Another person, arguing for the “con” side, writes, “With 401(k)s, you put in a certain amount and only get out what you and your employer put in, plus investment growth. A public pension is a defined benefit. Regardless of how much you and your employer put in, you always get a set amount back until you die. Defined benefit plans are unsustainable.”

Schoenlein, himself, in the original DDN article, defends the “pro” side by saying, “School employees build up a retirement fund over their entire career, and that’s that individual’s money.” But, most of the money in the STRS is tax money contributed by local districts out of the general fund — the 14% of total salary paid by local districts for each educator — not money contributed out of individual educators’ paychecks.

The 10% the individual educator contributes to the STRS is, as Schoenlein says, “the individual’s money.”  If a person quits teaching after a few years, he or she can “cash out” the 10% accumulated deduction. But he or she cannot cash out the 14%. STRS makes a distinction between the fund composed of the 10% contributed by the individual from his or her paycheck and the fund composed of the 14% contributed by the employer out of the general fund.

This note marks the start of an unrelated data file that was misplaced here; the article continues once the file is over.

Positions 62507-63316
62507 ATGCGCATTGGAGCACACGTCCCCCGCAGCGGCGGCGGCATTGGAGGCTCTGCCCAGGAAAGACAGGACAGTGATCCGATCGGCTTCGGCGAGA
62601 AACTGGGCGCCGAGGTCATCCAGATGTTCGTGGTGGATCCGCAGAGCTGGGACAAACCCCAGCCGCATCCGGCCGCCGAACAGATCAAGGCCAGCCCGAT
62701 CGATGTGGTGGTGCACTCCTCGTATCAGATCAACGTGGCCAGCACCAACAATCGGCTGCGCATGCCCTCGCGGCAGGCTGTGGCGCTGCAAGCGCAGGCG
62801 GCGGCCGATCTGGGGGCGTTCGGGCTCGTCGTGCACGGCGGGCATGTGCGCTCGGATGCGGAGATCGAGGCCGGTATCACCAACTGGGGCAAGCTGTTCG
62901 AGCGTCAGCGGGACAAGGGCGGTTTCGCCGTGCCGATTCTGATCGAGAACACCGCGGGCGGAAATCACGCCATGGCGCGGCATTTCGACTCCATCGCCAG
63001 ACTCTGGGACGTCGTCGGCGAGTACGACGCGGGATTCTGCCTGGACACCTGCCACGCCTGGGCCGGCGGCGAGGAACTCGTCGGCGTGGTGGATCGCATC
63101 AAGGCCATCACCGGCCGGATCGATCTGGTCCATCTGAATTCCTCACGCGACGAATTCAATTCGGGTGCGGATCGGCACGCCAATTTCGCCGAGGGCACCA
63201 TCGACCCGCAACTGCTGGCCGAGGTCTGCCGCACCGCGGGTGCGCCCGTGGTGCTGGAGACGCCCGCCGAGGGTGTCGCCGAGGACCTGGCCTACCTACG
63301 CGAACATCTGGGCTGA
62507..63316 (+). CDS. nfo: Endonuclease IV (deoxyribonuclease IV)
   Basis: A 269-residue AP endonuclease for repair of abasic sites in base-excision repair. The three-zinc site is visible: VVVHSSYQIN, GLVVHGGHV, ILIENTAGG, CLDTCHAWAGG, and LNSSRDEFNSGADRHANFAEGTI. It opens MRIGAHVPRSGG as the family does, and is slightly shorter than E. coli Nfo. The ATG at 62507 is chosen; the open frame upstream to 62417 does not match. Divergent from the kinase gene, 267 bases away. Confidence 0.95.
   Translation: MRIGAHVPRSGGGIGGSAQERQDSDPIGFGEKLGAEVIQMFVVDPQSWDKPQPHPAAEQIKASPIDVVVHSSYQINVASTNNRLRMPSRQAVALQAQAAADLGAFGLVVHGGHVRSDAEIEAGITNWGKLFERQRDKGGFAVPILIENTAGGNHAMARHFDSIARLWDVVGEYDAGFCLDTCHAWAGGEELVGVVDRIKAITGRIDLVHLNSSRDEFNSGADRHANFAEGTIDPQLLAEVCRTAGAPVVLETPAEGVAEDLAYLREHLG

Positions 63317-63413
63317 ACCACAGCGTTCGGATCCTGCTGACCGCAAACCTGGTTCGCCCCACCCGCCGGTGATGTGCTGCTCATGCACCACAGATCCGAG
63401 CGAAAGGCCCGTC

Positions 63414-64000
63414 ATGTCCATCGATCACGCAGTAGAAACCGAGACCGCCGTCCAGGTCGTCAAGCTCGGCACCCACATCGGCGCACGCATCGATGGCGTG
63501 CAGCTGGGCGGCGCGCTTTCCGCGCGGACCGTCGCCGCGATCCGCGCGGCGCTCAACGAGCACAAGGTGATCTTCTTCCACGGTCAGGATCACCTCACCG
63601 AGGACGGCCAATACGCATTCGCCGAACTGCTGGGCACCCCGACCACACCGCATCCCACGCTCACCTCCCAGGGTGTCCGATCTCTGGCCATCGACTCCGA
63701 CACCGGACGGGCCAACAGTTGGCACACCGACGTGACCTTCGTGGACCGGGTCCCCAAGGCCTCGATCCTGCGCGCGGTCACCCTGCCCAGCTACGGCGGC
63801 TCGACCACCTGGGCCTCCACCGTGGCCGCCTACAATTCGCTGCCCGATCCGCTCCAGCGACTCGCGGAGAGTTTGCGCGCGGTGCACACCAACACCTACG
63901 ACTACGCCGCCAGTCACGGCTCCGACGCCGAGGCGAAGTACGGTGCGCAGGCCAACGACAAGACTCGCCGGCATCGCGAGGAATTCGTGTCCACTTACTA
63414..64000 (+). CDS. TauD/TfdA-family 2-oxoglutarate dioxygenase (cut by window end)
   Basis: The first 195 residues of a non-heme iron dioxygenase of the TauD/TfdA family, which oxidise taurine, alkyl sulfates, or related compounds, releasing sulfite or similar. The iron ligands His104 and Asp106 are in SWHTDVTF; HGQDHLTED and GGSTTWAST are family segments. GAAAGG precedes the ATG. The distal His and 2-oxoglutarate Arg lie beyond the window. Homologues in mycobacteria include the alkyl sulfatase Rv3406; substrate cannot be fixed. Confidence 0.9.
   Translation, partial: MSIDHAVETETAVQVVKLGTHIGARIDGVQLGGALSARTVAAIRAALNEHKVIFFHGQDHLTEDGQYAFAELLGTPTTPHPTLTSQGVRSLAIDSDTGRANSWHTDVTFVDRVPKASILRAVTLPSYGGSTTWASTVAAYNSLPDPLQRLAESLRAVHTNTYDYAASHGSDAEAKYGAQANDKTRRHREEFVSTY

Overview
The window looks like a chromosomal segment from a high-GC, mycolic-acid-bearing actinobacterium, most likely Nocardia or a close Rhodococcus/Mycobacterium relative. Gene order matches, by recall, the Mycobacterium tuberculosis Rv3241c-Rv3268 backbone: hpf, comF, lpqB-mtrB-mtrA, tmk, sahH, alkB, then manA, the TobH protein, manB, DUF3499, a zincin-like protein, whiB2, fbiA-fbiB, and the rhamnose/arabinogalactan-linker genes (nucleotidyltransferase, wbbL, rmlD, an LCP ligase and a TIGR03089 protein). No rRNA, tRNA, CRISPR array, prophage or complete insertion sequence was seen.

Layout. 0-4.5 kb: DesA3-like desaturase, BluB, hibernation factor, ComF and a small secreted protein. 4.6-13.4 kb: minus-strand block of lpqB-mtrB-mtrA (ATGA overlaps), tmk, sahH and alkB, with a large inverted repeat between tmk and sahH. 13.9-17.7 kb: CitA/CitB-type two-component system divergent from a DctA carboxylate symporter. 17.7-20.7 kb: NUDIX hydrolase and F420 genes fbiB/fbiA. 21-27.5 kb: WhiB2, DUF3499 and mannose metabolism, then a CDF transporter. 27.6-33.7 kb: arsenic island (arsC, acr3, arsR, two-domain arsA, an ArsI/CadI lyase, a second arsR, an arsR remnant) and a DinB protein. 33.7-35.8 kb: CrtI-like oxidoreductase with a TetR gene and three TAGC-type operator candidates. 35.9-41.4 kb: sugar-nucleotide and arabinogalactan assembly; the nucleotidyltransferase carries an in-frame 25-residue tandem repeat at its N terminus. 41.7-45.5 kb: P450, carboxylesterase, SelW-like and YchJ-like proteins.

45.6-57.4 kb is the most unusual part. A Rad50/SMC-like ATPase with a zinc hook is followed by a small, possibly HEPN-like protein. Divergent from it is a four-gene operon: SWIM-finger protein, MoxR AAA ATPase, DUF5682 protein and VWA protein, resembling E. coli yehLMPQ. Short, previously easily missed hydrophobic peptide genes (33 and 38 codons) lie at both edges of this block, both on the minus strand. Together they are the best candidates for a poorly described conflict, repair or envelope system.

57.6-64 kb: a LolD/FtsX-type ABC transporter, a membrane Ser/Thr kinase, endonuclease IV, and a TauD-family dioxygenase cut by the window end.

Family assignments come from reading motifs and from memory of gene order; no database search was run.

What a retirement deal that Ohio educators have!  They are exempt from paying Social Security and instead have a system that gives them many advantages not available to Social Security retirees. This retire-rehire controversy increases public attention to the fact that one reason Social Security is facing shortfalls is that educators are not making any contributions to it.

If Dr. Schoenlein wants to take advantage of Ohio’s generous laws dealing with retiring / rehiring public school educators, then, of course he should do so.  Who wouldn’t want to increase one’s annual income by $95,000?  But, the Kettering Board of Education should not be part of the scheme.  Legal, does not mean ethical.  The retire / rehire proposal seems like the good old boy network at work.  Taxpayers realize that if a public employee receives $250,000 in annual compensation, however it is sold, taxpayers are somehow picking up the bill.

Allowing Superintendent Schoenlein to “double dip” in Kettering, I believe, will further undermine the confidence of Kettering voters in the board’s leadership, and a loss of confidence in leadership is sure to result in a loss of votes for future Kettering school tax levies. As the DDN editorial said, Double-dippers invite voters to rise up

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One Response to Net Cost To Taxpayers Each Year Will Be $32,875 — If Kettering Retires / Rehires Supertendent Schoenlein/

  1. The Natural Skeptic says:

    This is the kind of stuff that makes most people’s head spin & throb…and because of that, most people just throw their hands up in resignation. Glad someone is taking the time to look at these issues that are sold in ‘1984’ double-speak; “Look! we are spending MORE money but really it SAVES money!” “Ignore the man behind the curtain…”